Gun rights groups divided over bills

November 01, 1993|By Christopher Wilson | Christopher Wilson,Capital News Service

WASHINGTON -- A Maryland congressman's alternative to the Brady gun control bill is causing a rift between two gun rights groups with close ties: the National Rifle Association (NRA) and the Law Enforcement Alliance of America (LEAA).

The LEAA, a 35,000-member "pro-Second Amendment police organization," strongly supports a bill sponsored by Rep. Roscoe Bartlett, a Frederick Republican who represents Carroll.

It would set up a national computer system to bypass the five-day waiting period for gun sales required by the Brady bill.

The NRA has declined to take a position on Mr. Bartlett's bill and is instead backing a Brady alternative sponsored by Sen. Larry Craig, an Idaho Republican.

The split between the NRA and the LEAA is notable because of the normally cozy relationship between the two groups. The NRA gave the LEAA $100,000 to get off the ground in 1991, said Ed Klecka, an NRA spokesman.

The NRA has also supplied the LEAA with some top staffers. James Fotis, executive director of the LEAA, worked as a liaison in the NRA's law enforcement relations division in 1991. The LEAA's first executive director, Leroy Pyle, served on the NRA's board of directors.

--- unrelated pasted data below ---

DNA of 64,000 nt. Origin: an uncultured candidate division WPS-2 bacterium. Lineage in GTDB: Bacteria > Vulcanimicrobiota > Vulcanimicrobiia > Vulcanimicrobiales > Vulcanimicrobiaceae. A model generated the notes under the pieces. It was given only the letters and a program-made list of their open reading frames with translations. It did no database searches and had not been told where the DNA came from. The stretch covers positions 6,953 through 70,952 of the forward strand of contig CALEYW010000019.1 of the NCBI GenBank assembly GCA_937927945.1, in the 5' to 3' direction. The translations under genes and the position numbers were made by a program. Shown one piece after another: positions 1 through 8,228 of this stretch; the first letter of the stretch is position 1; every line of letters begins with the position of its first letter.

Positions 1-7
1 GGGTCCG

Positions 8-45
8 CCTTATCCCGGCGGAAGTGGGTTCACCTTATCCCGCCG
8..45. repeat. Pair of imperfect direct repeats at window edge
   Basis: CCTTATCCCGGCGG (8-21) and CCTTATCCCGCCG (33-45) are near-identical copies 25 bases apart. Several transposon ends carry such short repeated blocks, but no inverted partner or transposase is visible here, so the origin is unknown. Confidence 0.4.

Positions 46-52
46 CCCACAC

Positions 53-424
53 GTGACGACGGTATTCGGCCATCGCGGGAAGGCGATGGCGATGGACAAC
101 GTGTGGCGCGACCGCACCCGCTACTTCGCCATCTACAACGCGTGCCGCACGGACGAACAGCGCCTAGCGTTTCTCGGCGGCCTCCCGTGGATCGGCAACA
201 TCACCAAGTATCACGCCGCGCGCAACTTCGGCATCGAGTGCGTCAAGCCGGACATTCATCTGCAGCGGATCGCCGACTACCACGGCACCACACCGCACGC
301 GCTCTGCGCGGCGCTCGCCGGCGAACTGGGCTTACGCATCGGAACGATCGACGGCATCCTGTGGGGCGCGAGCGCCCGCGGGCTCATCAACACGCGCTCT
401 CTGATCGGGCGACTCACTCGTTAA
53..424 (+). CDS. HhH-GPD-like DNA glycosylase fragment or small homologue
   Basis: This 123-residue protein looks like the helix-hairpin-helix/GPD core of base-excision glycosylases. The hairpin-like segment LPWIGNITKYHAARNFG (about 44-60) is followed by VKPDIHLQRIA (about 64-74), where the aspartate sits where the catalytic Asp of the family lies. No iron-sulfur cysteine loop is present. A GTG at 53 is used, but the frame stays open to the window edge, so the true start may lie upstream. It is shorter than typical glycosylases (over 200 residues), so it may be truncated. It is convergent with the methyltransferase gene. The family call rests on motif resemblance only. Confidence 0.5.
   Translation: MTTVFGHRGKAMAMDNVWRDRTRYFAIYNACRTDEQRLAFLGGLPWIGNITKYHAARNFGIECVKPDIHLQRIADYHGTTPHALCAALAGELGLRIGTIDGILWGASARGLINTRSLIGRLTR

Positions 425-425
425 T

Mr. Fotis said his group and the NRA normally lobby for passage of the same gun-control and crime-related measures. He said the split on Mr. Bartlett's bill is "the first major divergence" between the two groups.

Mr. Bartlett's bill would require state motor vehicle administrations to magnetically encode the driver's licenses of felons or those declared mentally incompetent by a state court.

Gun dealers could instantly identify marked people by running purchasers' driver's licenses through an electronic scanner.

Mr. Craig's measure, like Mr. Bartlett's, also bypasses a waiting period for gun sales and establishes a national computer data base of criminal offenders that would be used to screen gun buyers.

But the Craig bill requires gun dealers to call state or local police, who would tap into the data base of offenders and approve or reject the sale within minutes.

Mr. Bartlett downplayed the split between the two groups and said he expects the NRA to eventually support his bill.

"I think the NRA will be on board once this bill gains enough momentum," he said.

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